Muhammad Farooq Sep 07, 2011 09:25pm
Is any one in authority to curb this practice is hearing??? we are still living in the jungle.
Ghanshyam Sep 08, 2011 12:26am
It used to happen from pakistan to South India but nowadays very less. There is no point in discussion that it happens in South or North India. Now people are changing, they make new relations with new people only.
Madhan Sep 08, 2011 01:18am
Can you tell me where buddy? I am from south..
Mohan Kapur Sep 08, 2011 02:01am
How terrorism in a society is related to "Zamirdari"? I can agree that enslavement is due to Zamirdari.
Umar Aftab Sep 08, 2011 02:27am
I have a strong feeling the writer does not know much about Pakistani society. "Their fundamental right to choose a spouse is denied in barter marriages." If you look at Pakistan minus Karachi more than 90% of all marriages are decided by parents. I haven't seen anyone I have known in Pakistan complain about their parents taking this responsibility. In fact most of the guys and girls I knew were pressing their mothers to find brides and grooms for them quickly. Exchange or barter marriages referred to in Islamic literature as Shighar marriages are also forbidden in Islam as indicated by the following: Abu Hurairah (One of the prophet's companions) reported that Allah's Messenger has forbidden ash-shighar, which means that one man says to another: Marry me your daughter and I will marry you my daughter; or marry me your sister and I will marry you my sister." (Reported by Muslim). In another authentic Hadith, Abdullah ibn Umar stated that Allah's Messenger forbade ash-shighar, which means that one marries his daughter to another on condition that the other man gives him his daughter in marriage, without mentioning any dower." (Related by Al-Bukhari).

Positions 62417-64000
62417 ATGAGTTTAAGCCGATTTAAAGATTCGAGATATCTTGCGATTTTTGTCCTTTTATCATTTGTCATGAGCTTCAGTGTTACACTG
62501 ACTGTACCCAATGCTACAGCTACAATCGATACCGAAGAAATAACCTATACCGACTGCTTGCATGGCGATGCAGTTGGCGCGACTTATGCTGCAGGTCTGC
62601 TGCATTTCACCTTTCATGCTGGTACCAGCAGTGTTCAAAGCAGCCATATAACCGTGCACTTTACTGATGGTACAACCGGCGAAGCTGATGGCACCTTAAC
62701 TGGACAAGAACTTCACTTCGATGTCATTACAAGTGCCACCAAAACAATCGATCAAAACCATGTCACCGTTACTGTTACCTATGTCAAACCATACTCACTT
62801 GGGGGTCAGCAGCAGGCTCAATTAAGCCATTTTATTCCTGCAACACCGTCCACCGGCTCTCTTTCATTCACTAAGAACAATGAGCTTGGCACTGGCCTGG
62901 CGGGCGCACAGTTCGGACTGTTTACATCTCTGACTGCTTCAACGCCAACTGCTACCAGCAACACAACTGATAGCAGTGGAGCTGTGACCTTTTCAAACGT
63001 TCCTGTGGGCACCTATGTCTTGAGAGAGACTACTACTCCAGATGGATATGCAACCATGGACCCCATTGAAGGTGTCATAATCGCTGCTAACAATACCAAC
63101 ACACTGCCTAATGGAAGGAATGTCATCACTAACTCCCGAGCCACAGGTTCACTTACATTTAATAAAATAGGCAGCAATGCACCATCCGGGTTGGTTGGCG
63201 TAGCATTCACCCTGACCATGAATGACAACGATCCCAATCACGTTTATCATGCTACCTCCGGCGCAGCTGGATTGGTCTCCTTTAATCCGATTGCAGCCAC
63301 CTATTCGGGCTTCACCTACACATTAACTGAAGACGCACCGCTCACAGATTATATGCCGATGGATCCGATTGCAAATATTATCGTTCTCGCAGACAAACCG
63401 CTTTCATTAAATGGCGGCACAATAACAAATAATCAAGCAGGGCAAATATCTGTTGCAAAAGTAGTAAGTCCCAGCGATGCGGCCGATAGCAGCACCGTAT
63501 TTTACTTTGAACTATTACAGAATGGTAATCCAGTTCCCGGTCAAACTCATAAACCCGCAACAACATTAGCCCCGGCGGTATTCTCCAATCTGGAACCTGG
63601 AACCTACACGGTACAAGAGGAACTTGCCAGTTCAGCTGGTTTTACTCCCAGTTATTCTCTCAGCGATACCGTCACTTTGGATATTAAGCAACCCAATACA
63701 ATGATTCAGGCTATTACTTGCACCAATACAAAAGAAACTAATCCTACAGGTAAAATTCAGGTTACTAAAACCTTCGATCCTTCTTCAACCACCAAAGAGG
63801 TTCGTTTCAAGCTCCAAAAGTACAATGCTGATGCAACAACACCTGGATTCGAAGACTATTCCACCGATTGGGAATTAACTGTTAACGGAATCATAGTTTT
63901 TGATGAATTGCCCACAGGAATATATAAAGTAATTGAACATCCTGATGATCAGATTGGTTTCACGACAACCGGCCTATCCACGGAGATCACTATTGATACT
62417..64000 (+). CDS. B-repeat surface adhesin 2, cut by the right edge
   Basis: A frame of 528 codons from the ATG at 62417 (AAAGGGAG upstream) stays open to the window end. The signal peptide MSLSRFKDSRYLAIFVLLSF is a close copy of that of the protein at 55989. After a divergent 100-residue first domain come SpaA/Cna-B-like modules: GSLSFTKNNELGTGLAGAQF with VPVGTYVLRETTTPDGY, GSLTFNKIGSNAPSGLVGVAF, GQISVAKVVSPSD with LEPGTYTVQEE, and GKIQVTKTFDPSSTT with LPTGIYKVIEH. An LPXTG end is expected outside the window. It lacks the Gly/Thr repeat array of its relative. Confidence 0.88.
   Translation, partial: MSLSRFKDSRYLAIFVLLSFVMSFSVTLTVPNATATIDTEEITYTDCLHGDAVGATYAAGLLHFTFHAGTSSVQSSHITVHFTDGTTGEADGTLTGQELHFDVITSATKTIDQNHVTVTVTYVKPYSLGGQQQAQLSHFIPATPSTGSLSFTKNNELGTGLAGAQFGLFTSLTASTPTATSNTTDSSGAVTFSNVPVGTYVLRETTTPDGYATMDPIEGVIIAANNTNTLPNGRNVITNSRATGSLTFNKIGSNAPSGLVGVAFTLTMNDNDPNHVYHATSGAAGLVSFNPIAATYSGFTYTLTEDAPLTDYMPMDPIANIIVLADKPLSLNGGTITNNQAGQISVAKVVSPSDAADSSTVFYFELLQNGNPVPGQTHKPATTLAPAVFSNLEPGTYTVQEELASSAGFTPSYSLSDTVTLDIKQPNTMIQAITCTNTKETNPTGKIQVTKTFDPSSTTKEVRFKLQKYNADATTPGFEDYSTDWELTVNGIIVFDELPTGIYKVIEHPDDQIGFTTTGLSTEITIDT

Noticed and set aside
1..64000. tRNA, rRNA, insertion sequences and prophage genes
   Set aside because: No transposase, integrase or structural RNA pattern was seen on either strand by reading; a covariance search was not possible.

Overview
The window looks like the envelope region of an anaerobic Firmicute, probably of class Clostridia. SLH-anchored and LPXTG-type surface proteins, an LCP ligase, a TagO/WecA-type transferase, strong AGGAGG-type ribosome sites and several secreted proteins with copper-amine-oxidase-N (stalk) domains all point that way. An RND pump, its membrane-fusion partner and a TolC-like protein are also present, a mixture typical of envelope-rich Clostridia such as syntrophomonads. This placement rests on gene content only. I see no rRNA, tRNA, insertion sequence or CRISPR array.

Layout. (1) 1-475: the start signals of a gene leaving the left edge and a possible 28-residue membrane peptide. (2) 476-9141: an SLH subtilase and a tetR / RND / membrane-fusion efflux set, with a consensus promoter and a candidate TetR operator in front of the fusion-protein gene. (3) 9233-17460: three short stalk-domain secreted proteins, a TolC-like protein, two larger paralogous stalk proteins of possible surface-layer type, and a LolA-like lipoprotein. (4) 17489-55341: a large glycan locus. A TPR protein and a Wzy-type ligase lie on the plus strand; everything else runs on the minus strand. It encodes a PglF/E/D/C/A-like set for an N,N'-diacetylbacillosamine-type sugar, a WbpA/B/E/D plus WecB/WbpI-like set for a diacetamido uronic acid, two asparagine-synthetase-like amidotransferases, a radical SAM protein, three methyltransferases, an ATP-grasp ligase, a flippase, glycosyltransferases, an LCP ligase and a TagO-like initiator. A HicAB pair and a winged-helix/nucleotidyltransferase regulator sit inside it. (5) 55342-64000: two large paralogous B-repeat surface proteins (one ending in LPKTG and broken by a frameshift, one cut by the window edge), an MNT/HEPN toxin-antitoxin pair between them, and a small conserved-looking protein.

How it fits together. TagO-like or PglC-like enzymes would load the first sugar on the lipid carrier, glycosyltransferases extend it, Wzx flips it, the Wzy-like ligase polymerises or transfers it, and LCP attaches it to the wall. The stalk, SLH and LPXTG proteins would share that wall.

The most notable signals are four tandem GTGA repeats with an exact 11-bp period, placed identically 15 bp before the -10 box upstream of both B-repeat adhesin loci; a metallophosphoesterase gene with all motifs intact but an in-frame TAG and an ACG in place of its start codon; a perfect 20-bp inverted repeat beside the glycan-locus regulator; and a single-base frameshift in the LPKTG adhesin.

sidhas Sep 08, 2011 04:27am
thank you very much for sharing this research. It shows that rural or traditional folks may be illiterate but not ignorant of harsh realities of live. It is as you said a survival technique to esure best possible outcome. Now the problem occurs when the same is put into a dynamic urban setting and things fall apart. So do you think that the research is incomplete and only be relevant if the same data existed for urban areas. Then one could confidently show that the research is not only reliable but consistent. thank you.